Step 2: Cut the laminate sheet
We’ve chosen the iron-on type of laminate rather than the one you glue.
You may find that a 200mm wide roll fits perfectly, but you must trim a bit off in most cases. Use a utility knife to trim it if it’s more than a few millimetres.
- Measure the width of the stair.
- Lay the laminate flat onto a clean work surface, decorative side up.
- Mark this measurement onto the laminate.
- Use a combination square and pencil to draw a line 90⁰ to the long edge from this mark.
- Cut along the pencil line using the utility knife and the square as a guide.
- Set the combination square to mark the height of the riser to the underside of the nosing.
- Transfer this measurement to the laminate and mark that point. It’s best to make this around 3-5mm shorter to allow for any discrepancies in the tread.
- Do this at several points along the length and join them by drawing a line.
- Use the straight edge of the square as a guide to cut along the drawn line. Note: You can cut freehand if you’re steady enough—it doesn’t need to be perfectly straight because you won’t see the bottom edge.
- Repeat this process for each riser-–don’t assume they’re all the same height.
Step 3: Fix the laminate
You need dry heat to iron on the laminate so ensure the iron is empty of water with the steam function turned off. The process is very similar if you’ve ever edged a Formica-faced shelf.
- Preheat the iron using the ‘cotton’ or ‘medium’ setting.
- Position the cut laminate sheet against the riser.
- Place the sheet of paper over the laminate and apply the iron firmly to the riser, starting at the top corner—it doesn’t matter which.
- Draw the iron firmly across the top edge just below the nosing. This motion should hold the piece in place.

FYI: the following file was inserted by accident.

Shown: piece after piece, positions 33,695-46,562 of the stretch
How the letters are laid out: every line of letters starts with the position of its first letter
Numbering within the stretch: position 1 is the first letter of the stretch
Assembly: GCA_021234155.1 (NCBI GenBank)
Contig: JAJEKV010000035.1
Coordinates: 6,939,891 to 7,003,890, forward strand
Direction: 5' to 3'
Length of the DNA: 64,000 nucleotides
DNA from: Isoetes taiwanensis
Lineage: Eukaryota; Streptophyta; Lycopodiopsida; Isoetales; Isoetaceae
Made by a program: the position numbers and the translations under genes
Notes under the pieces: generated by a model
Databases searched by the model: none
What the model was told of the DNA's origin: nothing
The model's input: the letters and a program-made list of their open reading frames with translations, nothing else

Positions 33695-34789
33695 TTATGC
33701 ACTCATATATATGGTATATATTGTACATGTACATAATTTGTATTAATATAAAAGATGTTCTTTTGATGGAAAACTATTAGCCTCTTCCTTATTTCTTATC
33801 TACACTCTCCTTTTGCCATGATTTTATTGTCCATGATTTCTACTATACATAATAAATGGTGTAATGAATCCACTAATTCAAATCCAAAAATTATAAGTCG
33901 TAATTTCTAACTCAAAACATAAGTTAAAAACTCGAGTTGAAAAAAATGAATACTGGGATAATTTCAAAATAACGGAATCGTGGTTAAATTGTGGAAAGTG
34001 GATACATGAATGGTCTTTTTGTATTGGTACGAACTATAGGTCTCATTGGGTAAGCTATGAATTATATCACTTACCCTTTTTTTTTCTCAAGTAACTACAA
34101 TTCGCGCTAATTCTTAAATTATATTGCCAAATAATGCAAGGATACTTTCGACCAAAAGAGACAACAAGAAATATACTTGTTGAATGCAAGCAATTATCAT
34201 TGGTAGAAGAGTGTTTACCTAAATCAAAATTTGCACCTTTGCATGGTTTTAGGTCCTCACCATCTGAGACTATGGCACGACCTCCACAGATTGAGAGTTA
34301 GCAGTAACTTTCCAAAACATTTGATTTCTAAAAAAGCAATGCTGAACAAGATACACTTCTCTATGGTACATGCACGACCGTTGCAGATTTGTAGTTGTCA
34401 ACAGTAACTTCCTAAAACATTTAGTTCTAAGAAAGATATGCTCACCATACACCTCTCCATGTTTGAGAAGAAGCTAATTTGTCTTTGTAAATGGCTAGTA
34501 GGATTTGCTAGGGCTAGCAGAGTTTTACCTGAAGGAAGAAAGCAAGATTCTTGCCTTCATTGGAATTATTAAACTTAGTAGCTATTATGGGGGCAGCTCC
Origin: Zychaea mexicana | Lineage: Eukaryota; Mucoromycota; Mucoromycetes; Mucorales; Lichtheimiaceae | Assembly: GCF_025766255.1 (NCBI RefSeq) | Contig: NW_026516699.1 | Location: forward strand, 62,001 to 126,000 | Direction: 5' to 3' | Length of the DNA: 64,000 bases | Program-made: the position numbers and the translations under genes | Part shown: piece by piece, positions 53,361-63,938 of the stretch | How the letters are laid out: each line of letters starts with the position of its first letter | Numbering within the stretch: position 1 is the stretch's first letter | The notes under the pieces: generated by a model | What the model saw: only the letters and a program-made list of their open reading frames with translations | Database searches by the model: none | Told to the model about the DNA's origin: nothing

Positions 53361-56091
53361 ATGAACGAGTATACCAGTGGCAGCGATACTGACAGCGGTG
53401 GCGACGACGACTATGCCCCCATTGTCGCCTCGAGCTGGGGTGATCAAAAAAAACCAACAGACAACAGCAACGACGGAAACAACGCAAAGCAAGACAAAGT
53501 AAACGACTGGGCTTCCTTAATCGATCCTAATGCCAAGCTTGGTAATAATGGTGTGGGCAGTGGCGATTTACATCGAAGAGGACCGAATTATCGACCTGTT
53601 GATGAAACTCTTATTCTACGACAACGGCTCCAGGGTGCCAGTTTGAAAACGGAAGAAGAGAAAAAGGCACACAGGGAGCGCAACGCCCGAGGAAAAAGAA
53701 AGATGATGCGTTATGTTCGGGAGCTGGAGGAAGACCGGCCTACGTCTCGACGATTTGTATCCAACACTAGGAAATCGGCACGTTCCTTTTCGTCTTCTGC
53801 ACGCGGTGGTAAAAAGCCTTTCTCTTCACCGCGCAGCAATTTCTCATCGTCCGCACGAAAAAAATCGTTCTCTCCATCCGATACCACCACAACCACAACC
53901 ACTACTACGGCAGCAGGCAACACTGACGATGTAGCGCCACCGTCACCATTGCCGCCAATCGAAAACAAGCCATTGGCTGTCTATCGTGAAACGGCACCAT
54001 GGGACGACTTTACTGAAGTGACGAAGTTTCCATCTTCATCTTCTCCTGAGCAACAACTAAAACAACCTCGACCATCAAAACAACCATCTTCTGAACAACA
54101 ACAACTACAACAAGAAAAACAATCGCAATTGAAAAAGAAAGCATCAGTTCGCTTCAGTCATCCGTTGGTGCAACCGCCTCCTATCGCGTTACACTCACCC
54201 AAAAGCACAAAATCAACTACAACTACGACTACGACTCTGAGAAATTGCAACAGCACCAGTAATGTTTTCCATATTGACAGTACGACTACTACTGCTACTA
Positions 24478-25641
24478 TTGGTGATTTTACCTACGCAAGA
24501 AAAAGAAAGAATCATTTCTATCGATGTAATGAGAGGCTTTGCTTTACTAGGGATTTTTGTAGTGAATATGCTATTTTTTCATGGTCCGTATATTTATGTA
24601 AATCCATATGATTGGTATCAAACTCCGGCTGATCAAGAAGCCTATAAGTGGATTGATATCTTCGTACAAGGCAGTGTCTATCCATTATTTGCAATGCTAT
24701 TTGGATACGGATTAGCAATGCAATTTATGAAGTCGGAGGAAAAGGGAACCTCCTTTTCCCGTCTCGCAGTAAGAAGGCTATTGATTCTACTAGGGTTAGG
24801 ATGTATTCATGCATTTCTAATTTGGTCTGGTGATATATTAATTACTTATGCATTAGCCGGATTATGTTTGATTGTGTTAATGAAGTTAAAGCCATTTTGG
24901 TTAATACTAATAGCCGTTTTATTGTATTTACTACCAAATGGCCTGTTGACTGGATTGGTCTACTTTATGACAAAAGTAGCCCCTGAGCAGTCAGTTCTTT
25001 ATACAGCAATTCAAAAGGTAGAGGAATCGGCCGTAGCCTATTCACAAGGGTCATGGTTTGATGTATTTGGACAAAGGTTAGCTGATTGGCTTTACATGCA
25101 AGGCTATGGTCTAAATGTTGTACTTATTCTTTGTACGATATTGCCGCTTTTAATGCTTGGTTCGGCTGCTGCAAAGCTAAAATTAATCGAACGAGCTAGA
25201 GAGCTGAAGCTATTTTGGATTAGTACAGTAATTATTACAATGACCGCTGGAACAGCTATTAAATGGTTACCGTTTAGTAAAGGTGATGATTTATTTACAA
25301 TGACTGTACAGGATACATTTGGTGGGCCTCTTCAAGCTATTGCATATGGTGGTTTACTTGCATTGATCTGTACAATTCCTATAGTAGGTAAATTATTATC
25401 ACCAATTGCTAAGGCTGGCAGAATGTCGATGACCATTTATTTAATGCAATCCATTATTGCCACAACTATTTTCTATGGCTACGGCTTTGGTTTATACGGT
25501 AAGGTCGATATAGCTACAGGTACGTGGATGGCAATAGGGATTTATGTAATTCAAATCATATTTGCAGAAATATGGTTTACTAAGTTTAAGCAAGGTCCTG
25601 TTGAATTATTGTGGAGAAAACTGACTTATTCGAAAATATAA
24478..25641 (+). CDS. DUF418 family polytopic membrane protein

- Continue this process over the entire area of the riser, ensuring there are no air bubbles or loose edges.
- Repeat this process for each riser.
Step 4: Fitting the Carpet
For this stage, you’ll need underlay, carpet, and gripper rods all cut to size. It’s best to over-size the underlay and carpet a little because you will trim as you lay and fix them.
We’re going to start at the bottom and work up.
- Nail the gripper rod to the tread, leaving a gap of 6mm from the face of the riser.
- Lay the underlay across the entire tread length, butting up against the gripper rod.
- Trim the underlay to the edge of the nosing using a utility knife.
- Tack or staple the underlay to the tread to stop it from moving under the carpet.
Pro Tip: Don’t forget to change your knife blades regularly. A sharp edge is essential for carpet fitting.
- Take a strip of carpet and position this on the tread.
- Roll the edge under the nosing until it touches the riser below.
- Use the nail gun (alternatively a staple gun with 8mm staples) and tack the carpet to the underside of the nosing. Fix at around 100mm centres.
- Smooth the carpet as you move along and ensure the edges are square.
- Use the knee kicker to stretch the carpet over the gripper rod.
- Tuck the edge of the carpet behind the gripper rod–-it’s ok if a bit is left upstanding.
- Use the hammer and cold chisel to force the carpet into the gap while being careful not to damage the laminate.
- Cut away any surplus carpet at the back and sides.
Repeat all the steps above on each step until you reach the top.
Final Thoughts – How To Do Half Carpet Half Laminate Stairs
Fitting carpeted treads and laminate risers is a great way to give your stairs a new look. It’s also a relatively simple DIY job if you follow the steps above.
To learn more about laying carpet on treads, watch the video below by Keith Shannon.
If you’re thinking of having a complete stair makeover, check out our staircase refurbishment cost guide.